The Chicago Teachers Union has voted to authorize a strike.
The union announced Monday that 90.6 percent of its membership voted and 95.6 percent approved a strike, clearing the 75 percent approval threshold laid out in a state education law.
CTU's "governing body will meet in a special session on Wednesday, September 28 to determine the next steps, including whether to issue a 10-day strike notice to the Chicago Board of Education," the union said in a statement.
"If that happens, the first possible date for a teachers' strike would be October 11. This would be the third work stoppage by the city's public school educators since Mayor Rahm Emanuel took office in 2011."
The union is still in negotiations with the Chicago Public Schools over a new labor contract. CTU's contract with the school district expired in June 2015.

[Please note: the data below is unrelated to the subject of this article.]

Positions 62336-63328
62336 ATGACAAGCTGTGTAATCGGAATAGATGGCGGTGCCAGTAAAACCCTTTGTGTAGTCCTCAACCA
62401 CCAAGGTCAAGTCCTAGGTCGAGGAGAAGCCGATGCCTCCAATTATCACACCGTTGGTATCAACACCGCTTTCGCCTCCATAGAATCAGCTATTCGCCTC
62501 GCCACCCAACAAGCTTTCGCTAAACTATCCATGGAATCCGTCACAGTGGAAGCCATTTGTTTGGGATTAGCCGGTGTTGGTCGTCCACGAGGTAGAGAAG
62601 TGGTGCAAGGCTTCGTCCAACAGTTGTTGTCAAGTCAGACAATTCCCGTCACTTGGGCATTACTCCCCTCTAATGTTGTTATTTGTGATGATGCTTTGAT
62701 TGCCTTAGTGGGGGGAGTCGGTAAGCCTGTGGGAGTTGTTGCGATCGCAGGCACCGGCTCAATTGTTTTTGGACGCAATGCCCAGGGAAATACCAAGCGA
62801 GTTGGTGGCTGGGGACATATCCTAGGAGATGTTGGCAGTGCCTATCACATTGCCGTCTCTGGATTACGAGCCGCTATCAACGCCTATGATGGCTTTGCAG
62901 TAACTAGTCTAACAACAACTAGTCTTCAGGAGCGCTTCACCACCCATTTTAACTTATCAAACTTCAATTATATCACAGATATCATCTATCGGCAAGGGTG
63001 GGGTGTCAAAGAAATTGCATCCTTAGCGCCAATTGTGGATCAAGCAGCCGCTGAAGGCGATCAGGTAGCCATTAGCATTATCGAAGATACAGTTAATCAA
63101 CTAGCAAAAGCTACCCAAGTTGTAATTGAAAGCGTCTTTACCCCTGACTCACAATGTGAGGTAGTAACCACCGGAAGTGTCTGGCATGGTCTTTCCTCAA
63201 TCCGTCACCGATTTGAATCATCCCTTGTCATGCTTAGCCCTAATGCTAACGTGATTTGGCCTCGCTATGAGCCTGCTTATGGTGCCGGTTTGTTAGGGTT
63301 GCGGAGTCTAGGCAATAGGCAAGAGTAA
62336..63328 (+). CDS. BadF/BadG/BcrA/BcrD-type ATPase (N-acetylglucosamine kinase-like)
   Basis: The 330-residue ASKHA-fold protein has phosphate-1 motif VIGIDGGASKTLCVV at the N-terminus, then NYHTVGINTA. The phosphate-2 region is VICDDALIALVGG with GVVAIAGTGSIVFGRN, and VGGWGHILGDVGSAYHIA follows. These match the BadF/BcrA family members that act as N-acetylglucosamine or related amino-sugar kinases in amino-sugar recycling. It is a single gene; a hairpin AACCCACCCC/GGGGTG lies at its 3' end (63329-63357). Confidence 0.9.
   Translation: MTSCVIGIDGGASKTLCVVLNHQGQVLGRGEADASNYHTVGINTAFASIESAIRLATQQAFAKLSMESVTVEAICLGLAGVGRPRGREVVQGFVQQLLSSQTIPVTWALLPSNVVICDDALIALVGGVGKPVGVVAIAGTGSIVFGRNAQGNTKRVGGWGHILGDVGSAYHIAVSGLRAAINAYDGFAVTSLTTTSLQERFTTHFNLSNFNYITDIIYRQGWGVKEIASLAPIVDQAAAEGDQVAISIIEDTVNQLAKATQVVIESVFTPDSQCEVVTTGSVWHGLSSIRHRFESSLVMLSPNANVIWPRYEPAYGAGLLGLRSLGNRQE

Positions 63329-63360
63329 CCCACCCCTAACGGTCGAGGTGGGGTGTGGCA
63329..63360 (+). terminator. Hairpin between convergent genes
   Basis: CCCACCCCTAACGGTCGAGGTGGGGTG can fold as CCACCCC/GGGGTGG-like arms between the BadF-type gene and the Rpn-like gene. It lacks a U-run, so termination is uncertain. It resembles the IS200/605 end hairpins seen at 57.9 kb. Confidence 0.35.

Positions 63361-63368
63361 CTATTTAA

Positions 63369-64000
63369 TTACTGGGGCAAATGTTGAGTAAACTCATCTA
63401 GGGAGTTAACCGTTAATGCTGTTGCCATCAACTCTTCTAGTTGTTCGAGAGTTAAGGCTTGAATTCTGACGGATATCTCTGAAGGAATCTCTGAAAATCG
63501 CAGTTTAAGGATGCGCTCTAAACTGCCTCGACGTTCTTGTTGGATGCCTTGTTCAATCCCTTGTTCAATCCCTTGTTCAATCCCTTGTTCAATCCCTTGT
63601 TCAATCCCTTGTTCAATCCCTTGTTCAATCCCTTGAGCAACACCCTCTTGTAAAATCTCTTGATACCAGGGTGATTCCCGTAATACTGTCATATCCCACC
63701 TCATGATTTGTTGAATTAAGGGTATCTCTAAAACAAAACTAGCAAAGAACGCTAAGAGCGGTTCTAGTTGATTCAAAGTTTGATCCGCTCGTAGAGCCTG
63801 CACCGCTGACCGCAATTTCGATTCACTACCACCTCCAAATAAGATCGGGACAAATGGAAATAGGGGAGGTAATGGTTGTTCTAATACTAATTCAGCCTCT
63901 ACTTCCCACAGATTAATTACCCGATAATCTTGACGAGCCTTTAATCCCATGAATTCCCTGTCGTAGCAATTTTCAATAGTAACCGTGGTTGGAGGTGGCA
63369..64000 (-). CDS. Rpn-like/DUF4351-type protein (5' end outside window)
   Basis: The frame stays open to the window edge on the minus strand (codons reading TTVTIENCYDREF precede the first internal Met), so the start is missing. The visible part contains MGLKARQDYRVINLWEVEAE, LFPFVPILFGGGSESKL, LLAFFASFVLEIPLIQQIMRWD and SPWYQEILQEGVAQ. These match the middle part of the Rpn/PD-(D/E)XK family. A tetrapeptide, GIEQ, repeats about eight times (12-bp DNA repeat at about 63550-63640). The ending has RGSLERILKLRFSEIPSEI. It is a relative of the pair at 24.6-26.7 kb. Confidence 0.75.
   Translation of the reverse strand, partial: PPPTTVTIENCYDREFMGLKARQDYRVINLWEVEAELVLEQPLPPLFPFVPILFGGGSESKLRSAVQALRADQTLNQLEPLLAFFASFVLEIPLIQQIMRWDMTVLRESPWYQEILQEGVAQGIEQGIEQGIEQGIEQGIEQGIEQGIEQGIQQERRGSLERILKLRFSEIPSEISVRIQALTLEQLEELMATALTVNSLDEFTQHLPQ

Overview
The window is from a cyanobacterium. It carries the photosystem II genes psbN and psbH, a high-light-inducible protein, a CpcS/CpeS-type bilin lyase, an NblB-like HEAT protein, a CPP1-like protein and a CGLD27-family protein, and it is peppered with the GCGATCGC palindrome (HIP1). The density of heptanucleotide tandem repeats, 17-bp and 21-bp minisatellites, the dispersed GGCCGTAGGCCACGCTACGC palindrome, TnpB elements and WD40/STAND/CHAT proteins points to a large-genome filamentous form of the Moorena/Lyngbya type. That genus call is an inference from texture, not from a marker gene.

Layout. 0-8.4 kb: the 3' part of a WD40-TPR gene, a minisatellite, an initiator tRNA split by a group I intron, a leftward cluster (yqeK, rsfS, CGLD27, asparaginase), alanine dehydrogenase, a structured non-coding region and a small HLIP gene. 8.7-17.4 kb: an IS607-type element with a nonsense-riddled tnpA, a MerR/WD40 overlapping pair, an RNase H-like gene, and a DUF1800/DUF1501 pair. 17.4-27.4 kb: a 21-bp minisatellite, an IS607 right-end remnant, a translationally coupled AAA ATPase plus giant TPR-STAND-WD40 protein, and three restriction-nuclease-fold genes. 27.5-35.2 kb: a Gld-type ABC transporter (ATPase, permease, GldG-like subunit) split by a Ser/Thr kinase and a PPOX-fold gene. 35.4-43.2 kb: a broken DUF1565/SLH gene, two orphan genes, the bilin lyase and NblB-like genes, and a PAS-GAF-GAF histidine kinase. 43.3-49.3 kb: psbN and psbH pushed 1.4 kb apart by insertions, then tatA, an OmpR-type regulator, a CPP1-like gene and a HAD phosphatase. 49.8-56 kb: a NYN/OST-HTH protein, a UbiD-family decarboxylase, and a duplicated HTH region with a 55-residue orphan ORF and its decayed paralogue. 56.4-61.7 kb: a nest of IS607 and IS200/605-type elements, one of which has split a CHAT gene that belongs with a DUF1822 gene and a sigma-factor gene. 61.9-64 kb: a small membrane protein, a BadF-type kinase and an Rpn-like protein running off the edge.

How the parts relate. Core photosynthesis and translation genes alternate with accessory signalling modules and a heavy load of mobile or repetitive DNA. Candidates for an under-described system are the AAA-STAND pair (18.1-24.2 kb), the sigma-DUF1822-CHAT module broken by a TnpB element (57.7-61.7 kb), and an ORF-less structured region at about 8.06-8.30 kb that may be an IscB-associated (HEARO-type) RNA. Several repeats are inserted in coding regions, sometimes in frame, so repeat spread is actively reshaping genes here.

Benefits and pensions are among the sticking points in negotiations.
CPS has responded to CTU's strike authorization vote.
"A strike can be averted, and CPS will work tirelessly to make sure children's education and progress is not interrupted," the district said in a statement. "CPS teachers have helped propel Chicago students' remarkable academic gains - so even in a difficult financial environment, CPS is offering teachers a raise that was already supported by both the CTU leadership and an independent third party arbitrator."